Looky-looky, it's me

NEVER scared of leaving these beautiful British isles I have, dear readers, just flown in from overseas as I sit and write today's column.

James Marston

NEVER scared of leaving these beautiful British isles I have, dear readers, just flown in from overseas as I sit and write today's column.

I say just flown in but my journey, in fact, included a bus journey, two flights, a train, a tube and then a train again so by the time I caught the last train back to Felixstowe I was cursing ever leaving the Suffolk Riviera and my small Felixstowe flat with sea views (distant).

As many of you will agree other people's holiday stories are rarely interesting and only ever asked for as a matter of politeness - nevertheless I shall tell you anyway about my trip to the Mediterranean shores of North Africa

As it says in Virgil's Aeneid book four - “But the queen, injured for a long time now by a terrible passion feeds the wound in her life-blood and is eaten up by the hidden fire.

“The man's great courage and the great distinction of his family keep coming back to her; his face and his words stick fast in her heart, and her anxiety gives no calm rest to her limbs.”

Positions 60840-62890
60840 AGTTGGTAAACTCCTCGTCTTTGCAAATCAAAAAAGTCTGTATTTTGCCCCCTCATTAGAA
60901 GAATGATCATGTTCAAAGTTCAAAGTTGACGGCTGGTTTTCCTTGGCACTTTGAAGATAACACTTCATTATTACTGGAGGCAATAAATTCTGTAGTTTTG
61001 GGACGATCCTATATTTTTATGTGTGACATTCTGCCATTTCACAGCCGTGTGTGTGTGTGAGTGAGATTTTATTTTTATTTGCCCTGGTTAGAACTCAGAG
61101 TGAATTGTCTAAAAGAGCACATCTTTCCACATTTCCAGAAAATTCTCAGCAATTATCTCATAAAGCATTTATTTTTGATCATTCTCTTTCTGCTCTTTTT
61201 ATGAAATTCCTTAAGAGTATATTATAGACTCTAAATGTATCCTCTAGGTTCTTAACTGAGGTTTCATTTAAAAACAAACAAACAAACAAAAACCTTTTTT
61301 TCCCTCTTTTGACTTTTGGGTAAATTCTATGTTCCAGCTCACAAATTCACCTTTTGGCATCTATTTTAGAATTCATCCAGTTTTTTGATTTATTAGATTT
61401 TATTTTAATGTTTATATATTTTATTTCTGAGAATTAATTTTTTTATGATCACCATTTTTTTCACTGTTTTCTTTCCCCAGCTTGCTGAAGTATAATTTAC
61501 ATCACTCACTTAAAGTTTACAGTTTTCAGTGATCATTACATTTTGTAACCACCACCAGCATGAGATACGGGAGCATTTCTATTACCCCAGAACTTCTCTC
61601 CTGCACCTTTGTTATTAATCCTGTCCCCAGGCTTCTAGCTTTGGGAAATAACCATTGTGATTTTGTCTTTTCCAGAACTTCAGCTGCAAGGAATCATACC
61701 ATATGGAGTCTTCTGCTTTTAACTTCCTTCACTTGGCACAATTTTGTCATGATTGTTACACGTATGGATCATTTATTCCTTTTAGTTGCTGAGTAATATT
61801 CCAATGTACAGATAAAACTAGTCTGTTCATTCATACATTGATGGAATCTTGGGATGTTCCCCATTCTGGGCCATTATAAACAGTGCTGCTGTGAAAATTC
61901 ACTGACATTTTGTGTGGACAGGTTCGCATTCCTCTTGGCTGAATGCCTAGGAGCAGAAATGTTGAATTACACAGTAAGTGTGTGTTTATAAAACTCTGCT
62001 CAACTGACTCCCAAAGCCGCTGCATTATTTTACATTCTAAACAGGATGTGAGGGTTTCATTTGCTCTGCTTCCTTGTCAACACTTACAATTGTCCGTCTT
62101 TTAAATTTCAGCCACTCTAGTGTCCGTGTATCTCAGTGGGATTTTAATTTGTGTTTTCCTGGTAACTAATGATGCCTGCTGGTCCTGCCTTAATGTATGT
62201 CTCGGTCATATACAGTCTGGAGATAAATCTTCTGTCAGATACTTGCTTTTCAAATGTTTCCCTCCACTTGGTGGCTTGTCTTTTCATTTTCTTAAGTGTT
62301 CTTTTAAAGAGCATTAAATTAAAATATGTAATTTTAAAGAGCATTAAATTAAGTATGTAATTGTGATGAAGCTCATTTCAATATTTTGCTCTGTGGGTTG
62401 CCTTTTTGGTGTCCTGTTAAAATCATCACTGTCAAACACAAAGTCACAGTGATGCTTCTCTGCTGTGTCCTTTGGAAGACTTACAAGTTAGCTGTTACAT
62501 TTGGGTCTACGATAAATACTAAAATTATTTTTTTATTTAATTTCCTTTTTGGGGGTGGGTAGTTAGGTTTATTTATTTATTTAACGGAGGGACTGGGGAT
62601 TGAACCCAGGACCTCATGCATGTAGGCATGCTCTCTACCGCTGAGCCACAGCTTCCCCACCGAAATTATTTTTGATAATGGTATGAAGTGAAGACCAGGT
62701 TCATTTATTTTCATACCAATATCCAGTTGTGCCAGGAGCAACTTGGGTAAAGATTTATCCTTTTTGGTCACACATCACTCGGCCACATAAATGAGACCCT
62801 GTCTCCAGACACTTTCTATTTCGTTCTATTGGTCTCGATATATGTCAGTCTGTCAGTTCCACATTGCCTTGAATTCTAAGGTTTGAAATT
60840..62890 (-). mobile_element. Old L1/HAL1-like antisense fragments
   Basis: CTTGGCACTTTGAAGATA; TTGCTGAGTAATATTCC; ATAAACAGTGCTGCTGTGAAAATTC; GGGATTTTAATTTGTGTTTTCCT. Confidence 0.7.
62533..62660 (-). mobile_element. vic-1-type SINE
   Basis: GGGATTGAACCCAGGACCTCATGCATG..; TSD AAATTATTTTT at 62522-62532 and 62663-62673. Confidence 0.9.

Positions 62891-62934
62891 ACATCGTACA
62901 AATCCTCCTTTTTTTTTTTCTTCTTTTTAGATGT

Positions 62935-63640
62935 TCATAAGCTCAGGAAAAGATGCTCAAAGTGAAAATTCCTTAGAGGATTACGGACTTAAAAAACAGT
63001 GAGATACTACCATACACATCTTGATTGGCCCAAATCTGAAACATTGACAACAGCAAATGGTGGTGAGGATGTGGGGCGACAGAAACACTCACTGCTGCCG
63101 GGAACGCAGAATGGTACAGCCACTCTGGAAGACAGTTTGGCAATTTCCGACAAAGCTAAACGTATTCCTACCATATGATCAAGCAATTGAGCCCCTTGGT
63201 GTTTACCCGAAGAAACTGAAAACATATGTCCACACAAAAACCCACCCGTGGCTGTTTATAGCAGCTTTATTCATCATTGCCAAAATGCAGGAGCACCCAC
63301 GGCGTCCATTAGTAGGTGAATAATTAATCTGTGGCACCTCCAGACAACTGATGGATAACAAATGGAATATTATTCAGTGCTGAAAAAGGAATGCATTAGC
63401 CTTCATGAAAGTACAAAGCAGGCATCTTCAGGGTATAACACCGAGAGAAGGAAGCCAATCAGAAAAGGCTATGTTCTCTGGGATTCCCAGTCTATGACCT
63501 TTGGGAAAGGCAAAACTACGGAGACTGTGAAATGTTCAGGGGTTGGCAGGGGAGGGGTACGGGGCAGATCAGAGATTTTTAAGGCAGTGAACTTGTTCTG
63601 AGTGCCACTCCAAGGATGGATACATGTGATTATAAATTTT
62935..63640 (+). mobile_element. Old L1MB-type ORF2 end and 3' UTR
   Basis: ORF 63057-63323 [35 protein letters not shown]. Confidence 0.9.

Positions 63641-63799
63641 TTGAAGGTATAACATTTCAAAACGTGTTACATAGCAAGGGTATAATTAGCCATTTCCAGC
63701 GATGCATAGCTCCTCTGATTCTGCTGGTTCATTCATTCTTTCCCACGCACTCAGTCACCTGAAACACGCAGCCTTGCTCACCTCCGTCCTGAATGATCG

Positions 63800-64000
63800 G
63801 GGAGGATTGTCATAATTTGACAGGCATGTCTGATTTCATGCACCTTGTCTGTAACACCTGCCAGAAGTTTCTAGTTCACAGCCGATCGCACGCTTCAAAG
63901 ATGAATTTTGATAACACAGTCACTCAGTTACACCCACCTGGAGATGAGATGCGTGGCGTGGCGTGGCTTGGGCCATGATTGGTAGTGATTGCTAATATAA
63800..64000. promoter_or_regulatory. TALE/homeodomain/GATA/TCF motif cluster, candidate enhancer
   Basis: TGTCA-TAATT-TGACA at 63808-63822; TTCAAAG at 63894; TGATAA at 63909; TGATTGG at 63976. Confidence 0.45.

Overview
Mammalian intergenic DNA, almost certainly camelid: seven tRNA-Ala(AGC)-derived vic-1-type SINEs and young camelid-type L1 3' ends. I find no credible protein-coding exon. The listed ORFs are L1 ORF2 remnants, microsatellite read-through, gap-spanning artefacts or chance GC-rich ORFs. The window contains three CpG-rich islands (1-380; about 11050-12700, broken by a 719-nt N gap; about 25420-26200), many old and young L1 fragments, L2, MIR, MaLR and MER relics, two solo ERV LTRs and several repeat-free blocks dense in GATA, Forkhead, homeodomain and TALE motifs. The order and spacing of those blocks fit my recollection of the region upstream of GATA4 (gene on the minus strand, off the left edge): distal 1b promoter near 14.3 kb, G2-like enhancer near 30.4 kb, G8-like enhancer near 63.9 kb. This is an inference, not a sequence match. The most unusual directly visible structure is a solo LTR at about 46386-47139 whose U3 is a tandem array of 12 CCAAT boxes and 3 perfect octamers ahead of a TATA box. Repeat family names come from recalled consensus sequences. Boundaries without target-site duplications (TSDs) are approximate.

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Virgil, of course, is on about Queen Dido and her young fella Aeneas.

She fell for him you see, things didn't work out, he left her and she threw herself on a burning pyre - at least I think it was something like that.

Anyway, the point is, and I'm sure you're beginning to wonder, that Tunisia, back in ancient times before mobile phones and quantitative easing, was called Carthage.

You see, the great city with sea views (everywhere), that went on to rival Rome itself, was founded by this lady Dido, who, by all accounts, was a little bit foxy - she wasn't averse to the odd bacchanalian feast.

And it was in the ancient ruins of her great city, close to the bustle of modern day Tunis, that I found myself this week enjoying ever such a lot of couscous and a spot of sunshine.

Now have you ever been in a North African souk?